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Jeff October 23, 2015 at 8:12 pm

Jonathan, I’m on the other end of the political spectrum, but I wholeheartedly endorse your view that “[g]rappling with opinions you don’t like is the whole point.” Intellectual discussion should be a full-contact sport, a no-hold-barred assault upon each student’s “comfort zone.”

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James Bishop October 22, 2015 at 5:48 am

Williams has given us a classic example of what has become wrong with American higher education in general, timid faculty worried more about tenure than educational values, and the immature generation of contemporary students currently wallowing in it as well. Competitive athletics has taken over most campuses, reputations of institutions being based more on their win-loss record than their academic accomplishments. Graduates are all too often unable to contemplate the universe from a variety of perspectives having been cocooned in the banal environment they create for themselves with actions such as Williams students have just taken. They fear a point of view with which they do not agree. We consider China and North Korea to be examples of thought control. In those countries, the government is constipating thought. At Willams, the students are at fault.

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Linda October 22, 2015 at 8:45 am

If these fragile students cannot bear to hear opposing views, how are they going to survive in the real world?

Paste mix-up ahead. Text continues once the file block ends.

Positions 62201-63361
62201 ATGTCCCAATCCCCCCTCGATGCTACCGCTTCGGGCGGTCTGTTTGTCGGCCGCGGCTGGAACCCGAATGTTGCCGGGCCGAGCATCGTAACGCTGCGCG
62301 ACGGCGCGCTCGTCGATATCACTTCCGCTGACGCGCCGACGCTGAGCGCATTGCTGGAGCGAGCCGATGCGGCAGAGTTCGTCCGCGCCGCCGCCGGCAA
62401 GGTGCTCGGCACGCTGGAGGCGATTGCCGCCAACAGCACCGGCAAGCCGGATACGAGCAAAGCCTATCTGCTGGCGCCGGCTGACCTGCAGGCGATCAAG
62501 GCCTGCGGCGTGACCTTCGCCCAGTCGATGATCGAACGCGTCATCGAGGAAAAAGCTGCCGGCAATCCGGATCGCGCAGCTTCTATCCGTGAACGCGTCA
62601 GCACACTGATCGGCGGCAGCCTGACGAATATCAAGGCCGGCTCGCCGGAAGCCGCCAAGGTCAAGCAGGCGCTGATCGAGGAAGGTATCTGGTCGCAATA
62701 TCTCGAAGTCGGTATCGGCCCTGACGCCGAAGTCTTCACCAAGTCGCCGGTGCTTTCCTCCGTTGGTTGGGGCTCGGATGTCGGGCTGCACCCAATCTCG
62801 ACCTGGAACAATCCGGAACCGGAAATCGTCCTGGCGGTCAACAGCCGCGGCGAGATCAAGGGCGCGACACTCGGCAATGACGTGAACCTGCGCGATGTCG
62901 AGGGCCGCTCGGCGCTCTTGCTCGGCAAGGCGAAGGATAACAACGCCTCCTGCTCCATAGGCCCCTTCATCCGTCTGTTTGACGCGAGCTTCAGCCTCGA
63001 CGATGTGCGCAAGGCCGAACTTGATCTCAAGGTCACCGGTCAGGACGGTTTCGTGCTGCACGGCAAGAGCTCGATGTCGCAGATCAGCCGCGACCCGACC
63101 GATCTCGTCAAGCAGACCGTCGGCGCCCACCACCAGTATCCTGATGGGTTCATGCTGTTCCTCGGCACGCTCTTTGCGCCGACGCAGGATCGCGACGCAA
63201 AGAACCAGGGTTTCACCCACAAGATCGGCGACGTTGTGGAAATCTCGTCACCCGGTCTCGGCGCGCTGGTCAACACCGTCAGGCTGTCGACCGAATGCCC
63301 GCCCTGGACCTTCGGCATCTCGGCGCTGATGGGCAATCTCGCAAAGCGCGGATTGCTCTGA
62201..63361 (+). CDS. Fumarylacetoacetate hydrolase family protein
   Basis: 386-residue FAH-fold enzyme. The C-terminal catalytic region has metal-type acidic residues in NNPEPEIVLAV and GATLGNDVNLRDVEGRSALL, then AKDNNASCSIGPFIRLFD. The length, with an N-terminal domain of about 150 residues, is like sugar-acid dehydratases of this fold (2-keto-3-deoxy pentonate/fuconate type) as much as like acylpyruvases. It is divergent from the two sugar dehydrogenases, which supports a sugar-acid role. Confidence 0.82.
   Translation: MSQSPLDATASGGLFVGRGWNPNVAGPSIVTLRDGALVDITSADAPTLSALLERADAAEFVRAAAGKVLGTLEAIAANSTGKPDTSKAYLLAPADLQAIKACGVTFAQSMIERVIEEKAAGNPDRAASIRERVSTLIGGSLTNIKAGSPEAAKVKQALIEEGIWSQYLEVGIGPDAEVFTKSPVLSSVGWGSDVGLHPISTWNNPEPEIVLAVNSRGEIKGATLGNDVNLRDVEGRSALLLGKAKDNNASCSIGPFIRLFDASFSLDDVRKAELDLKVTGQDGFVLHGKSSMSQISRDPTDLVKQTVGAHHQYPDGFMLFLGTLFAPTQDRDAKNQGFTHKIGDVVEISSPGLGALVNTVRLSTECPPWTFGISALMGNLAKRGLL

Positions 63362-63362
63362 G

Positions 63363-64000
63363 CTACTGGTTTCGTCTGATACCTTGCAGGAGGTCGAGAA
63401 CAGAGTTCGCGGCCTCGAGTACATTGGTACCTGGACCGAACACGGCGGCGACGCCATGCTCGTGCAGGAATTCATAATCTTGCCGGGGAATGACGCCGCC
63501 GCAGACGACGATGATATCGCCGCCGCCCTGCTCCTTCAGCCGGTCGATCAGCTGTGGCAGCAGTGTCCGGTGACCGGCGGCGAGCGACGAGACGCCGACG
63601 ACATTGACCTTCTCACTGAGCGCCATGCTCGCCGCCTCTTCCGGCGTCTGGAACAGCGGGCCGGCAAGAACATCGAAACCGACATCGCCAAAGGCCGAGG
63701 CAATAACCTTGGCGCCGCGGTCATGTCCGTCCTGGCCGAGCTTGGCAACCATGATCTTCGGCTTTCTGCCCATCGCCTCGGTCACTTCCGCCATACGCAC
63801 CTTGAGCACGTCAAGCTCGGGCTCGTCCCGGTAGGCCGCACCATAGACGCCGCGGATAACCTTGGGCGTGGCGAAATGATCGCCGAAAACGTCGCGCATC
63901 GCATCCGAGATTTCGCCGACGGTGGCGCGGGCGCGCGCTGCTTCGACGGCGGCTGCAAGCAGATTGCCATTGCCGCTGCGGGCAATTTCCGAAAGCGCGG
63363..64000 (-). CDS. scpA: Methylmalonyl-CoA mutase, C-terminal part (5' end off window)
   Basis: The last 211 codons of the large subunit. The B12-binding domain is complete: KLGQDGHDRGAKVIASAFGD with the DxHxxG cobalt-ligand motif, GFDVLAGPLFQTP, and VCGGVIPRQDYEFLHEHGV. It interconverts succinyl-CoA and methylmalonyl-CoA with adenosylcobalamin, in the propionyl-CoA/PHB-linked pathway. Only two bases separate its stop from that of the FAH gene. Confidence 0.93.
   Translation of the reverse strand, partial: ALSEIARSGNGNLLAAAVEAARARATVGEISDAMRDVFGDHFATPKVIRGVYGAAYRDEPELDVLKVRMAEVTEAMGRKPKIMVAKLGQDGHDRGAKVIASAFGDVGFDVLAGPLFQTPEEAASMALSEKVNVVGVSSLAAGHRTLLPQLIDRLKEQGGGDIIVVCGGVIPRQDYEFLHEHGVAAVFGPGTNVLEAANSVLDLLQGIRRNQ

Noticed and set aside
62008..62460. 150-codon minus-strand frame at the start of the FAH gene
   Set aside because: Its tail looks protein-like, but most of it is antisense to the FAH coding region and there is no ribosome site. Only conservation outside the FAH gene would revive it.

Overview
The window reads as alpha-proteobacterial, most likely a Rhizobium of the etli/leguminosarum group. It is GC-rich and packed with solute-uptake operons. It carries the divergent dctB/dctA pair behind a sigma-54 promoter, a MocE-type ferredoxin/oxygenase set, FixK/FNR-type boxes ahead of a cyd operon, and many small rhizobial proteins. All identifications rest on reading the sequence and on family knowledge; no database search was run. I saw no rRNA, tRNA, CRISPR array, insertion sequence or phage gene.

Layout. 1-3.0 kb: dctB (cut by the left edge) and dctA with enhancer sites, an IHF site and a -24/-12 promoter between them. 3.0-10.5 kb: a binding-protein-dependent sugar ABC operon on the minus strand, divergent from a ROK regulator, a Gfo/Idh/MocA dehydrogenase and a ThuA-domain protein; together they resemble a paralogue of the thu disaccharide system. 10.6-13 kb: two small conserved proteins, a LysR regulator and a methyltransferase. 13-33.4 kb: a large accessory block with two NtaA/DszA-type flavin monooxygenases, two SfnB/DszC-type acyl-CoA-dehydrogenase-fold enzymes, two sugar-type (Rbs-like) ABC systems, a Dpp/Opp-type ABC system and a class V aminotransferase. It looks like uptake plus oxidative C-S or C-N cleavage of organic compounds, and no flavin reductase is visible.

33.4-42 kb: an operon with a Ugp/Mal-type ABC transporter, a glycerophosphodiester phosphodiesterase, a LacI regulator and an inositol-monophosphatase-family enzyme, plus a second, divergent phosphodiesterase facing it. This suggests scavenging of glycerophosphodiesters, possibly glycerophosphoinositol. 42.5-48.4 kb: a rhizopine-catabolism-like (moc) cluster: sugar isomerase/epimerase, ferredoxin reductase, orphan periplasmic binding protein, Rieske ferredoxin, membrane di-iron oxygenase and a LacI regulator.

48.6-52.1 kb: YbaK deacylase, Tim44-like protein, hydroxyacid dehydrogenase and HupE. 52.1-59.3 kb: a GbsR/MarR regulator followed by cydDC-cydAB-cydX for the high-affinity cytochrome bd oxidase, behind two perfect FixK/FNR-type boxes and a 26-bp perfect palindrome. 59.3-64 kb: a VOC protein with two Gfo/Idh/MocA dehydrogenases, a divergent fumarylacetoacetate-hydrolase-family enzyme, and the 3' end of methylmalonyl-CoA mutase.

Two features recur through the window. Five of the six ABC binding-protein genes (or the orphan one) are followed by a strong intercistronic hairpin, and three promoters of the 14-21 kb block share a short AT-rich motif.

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Alexander ('09) October 22, 2015 at 9:24 am

In the spirit of challenging student preconceptions, I suppose Uncomfortable Learning ought to invite some Holocaust deniers as well.

Let’s get real here. Education isn’t about simply exposing students to dissenting views. You can do that on Wikipedia. Education isn’t furthered by discussing Creationism in Cosmology class, or Holocaust denial in World History. Education is about critical thinking, a quality that not all “scholarship” possess, which is a fact that seems to escape some of the commentators here.

I have read some of what Ms. Venker has to say, and my impression has been that her views are not so much offensive as totally uncritical. For example, Ms. Venker attacks people who disagree with her but never bothers to defend the traditional values and “moral order” she claims we must re-embrace, likely because she knows quite well that their correctness is a foregone conclusion for her audience (which like her, is mostly conservative and white). My impression is that she makes no attempt to understand why people disagree with her, which is a classic mark of bad reasoning and bad faith argumentation. I am not saying that all critiques of contemporary Feminism necessarily engage in poor reasoning — there are better pieces challenging Feminism out there, but Ms. Venker’s work is not that.